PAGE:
The World Health Organization estimates that road traffic injuries (RTIs) account for approximately 1.2 million deaths annually around the globe, with the majority occurring in low- and middle-income countries. In countries like Cambodia, motorcycles are a common form of transportation. Motorcycle crashes are also the leading source of road traffic fatalities in the country.. However, helmet use in Cambodia remains relatively low, despite the fact that helmet-wearing is a proven injury prevention intervention.

In order to better understand the traffic safety culture in Cambodia, a group of researchers, including JH-IIRU associate director, Abdulgafoor Bachani, recently examined driver and passenger knowledge, attitude and beliefs regarding motorcycle helmets.

Several key findings from the study helped identify barriers to helmet-wearing, including gaps in road safety knowledge and ways to communicate the road safety message more effectively. For example, the study found that there is a need to increase the availability of high-quality, low cost helmets for children, while at the same time addressing the prevailing attitude that children are “too young” to need a helmet. The study also found that many motorcyclists believe helmets are only necessary when driving on highways or high speed motorways.

Results of this study were instrumental in informing the Cambodian Helmet Vaccine Initiative (CHVI) which was established by the Asia Injury Prevention Foundation with support from the FIA Foundation as well as the World Bank, the US Centers for Disease Control and Prevention and others.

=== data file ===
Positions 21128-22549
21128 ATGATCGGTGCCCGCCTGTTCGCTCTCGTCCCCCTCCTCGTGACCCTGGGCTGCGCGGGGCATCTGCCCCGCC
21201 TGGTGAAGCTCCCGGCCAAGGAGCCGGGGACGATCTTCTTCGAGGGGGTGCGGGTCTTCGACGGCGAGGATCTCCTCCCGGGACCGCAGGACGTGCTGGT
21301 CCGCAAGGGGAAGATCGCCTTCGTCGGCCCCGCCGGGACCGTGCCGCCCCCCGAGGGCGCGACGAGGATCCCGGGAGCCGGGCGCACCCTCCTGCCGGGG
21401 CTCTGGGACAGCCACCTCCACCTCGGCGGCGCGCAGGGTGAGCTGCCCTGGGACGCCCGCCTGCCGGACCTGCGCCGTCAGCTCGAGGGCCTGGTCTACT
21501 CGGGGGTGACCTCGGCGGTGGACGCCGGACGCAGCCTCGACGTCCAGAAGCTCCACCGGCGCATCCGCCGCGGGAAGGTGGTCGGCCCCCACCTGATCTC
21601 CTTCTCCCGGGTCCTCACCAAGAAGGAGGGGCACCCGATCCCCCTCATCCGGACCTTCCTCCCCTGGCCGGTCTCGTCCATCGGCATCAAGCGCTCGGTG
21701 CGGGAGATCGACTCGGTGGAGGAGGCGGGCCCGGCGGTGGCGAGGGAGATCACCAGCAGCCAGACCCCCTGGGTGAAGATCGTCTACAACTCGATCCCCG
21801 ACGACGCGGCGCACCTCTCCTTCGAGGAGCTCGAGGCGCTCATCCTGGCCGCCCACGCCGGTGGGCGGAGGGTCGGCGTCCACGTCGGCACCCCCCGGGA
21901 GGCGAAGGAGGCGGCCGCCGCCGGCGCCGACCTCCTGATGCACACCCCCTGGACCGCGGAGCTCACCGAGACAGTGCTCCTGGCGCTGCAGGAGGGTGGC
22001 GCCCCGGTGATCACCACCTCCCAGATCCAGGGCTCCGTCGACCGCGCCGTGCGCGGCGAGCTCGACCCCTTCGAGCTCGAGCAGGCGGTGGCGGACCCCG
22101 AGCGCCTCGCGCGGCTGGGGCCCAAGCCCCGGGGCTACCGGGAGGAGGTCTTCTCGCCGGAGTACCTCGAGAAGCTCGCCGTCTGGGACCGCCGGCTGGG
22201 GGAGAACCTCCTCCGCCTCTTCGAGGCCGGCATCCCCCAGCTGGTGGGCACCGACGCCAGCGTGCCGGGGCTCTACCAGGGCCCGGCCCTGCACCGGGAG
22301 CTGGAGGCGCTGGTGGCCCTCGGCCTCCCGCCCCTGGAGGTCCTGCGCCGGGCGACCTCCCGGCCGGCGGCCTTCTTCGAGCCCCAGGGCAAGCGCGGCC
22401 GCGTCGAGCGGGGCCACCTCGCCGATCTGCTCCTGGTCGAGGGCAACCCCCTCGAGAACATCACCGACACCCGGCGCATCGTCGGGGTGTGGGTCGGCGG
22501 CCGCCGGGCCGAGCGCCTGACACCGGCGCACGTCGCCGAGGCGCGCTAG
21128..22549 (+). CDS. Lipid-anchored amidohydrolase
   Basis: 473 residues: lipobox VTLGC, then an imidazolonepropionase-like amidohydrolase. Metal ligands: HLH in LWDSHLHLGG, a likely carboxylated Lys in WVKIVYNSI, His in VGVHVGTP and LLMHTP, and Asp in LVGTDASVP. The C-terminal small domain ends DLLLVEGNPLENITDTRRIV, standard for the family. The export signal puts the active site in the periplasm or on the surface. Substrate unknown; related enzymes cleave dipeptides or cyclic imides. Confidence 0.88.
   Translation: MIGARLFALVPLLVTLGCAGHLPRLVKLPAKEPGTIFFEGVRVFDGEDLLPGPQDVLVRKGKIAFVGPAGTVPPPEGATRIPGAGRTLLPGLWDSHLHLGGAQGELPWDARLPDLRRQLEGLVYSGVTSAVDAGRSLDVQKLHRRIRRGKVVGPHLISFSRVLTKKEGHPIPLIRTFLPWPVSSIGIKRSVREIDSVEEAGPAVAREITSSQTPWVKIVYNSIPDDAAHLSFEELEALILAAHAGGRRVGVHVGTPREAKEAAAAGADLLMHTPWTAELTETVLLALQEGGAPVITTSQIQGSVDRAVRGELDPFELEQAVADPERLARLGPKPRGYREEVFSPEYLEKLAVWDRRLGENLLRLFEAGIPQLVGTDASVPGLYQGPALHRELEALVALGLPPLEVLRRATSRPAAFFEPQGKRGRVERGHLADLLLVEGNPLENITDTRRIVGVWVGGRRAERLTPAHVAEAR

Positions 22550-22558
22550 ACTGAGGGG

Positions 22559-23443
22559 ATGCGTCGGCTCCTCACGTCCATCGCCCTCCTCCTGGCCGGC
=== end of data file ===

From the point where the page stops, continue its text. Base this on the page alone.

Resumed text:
“Motorcycle Helmet Attitudes, Behaviours and Beliefs Among Cambodians” appears in the International Journal of Injury Control and Safety Promotion.

To read more, click here: http://www.tandfonline.com/doi/abs/10.1080/17457300.2012.759594?url_ver=Z39.88-2003&rfr_id=ori:rid:crossref.org&rfr_dat=cr_pub%3dpubmed#.UchKzzvVBBM

Unintentional injuries are a major cause of death and disability worldwide, especially among children. Each year, more than 875,000 children die from preventable injuries, with millions more injured or permanently disabled.  These injuries disproportionately affect children in low- and middle-income countries.  While significant progress has been made over the last several decades to understand the epidemiology of injuries in children, implementing effective solutions remains a global challenge.